U.S. and allied forces fiercely denied Afghan charges Monday that a NATO-led rocket attack last week killed as many as 45 civilians.
A senior U.S. official called those allegations "premature at best."
Earlier in the day, Afghanistan President Hamid Karzai's office released a statement that claimed a NATO rocket attack during military operations last Friday killed 52 civilians, maybe more, including women and children, in Helmand province.
President Karzai strongly condemned the attack and called for international troops to increase their efforts to stop civilian casualties.
"While deeply saddened by the heartbreaking incident which is both morally and humanly unacceptable, the president condoled via phone with the mourning families and called on NATO troops to put into practice every possible measure to avoid harming civilians during military operations," reads a statement in English issued by the Afghan government.
"The president stressed that the recent documents leaked out to media clearly support and verify Afghanistan's all-time position that success over terrorism does not come with fighting in Afghan villages, but by targeting its sanctuaries and financial and ideological sources across the borders," the statement continues.
But those comments have drawn sharp criticism from NATO following a joint investigation between the International Security Assistance Force and the Afghanistan government that so far has revealed no evidence of any civilians having been injured or killed.
"Any speculation at this point of an alleged civilian casualty in Rigi Village is completely unfounded," ISAF Communication Director Rear Admiral Greg Smith said, referring to the site of the alleged attack.
"We are conducting a through joint investigation with our Afghan partners and will report any and all findings when known."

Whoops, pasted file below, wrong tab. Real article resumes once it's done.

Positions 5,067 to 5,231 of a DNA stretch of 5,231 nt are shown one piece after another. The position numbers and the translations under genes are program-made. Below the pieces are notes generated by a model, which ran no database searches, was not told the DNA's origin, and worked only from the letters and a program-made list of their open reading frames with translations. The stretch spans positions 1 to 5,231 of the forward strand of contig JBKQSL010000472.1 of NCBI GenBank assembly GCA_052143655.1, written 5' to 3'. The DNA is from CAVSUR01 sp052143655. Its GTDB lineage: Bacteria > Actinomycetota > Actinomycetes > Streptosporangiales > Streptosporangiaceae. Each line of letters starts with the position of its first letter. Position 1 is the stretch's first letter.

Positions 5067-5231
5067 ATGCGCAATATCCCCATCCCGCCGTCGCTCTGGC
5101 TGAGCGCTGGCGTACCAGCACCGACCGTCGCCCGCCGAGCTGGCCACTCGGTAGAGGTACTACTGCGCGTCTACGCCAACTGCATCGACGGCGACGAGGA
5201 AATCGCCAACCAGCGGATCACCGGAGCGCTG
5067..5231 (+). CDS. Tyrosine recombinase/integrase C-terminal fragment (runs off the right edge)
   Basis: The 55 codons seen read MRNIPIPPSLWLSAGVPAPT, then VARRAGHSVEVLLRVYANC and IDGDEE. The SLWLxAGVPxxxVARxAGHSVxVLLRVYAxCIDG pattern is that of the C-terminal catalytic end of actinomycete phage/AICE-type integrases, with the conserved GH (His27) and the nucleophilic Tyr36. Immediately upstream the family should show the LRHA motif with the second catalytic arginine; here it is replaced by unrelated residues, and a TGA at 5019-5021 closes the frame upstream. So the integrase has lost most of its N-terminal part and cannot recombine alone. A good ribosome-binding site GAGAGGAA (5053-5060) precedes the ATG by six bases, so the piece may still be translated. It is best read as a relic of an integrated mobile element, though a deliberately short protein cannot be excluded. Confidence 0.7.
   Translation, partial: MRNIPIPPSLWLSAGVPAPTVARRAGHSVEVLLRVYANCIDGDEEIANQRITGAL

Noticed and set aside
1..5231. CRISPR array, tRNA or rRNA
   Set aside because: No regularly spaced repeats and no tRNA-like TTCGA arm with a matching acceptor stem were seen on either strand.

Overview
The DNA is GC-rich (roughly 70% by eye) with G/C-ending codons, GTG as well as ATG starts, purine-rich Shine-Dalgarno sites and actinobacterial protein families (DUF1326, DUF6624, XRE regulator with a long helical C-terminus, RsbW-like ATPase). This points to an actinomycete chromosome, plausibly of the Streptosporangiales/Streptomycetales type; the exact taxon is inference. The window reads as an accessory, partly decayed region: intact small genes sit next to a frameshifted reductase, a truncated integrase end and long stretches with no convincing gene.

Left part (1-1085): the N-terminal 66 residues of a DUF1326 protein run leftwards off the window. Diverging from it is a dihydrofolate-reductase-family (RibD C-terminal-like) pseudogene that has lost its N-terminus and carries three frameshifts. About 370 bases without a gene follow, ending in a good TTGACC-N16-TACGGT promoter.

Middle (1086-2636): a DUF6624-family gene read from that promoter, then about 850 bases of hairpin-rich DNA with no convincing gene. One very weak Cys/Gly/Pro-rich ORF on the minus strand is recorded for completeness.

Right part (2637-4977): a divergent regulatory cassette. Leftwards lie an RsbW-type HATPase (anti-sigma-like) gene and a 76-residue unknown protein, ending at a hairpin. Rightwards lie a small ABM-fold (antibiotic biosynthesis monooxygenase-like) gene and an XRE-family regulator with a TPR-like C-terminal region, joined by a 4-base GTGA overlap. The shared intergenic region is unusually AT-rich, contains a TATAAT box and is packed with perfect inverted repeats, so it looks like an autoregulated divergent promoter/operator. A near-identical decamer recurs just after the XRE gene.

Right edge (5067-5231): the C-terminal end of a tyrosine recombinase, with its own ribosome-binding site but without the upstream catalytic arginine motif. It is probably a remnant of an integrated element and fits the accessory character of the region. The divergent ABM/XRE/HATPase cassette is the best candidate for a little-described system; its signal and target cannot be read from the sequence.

The investigation reviewed a joint operation that occurred just south of the village last week, when both ISAF and Afghan National Army forces came under fire from machine guns and RPGs.
The joint force responded with attack helicopters and precision-guided missiles against the insurgents. Senior U.S. officials insist all fires were observed and accounted for and struck the intended target. A ground report verified six insurgents were killed in the strike, including a Taliban commander.
The tensions come as more than 90,000 secret U.S. military reports on the Afghanistan war were posted on the Internet by a group known as Wiki Leaks. Some of those documents included unreported incidents of Afghan civilian killings.
But U.S. officials have been quick to point out the reports only cover the years 2004 through 2009, and do not reflect the recent efforts to curb civilian casualties.
"Coalition forces are very actively trying to avoid and to minimize civilian casualties, as opposed to the Taliban and Al Qaeda who actively go after civilians and who indiscriminately kill civilians in large numbers," Defense Department spokesman Col. Dave Lapan told reporters at the Pentagon Monday.
"You've seen reports that have come out in recent months that show that the number of civilian casualties attributed to coalition forces is on the decrease and the number of civilian casualties attributed to the Taliban is on the increase. So the idea that they are somehow being underreported doesn't seem to match up," he said.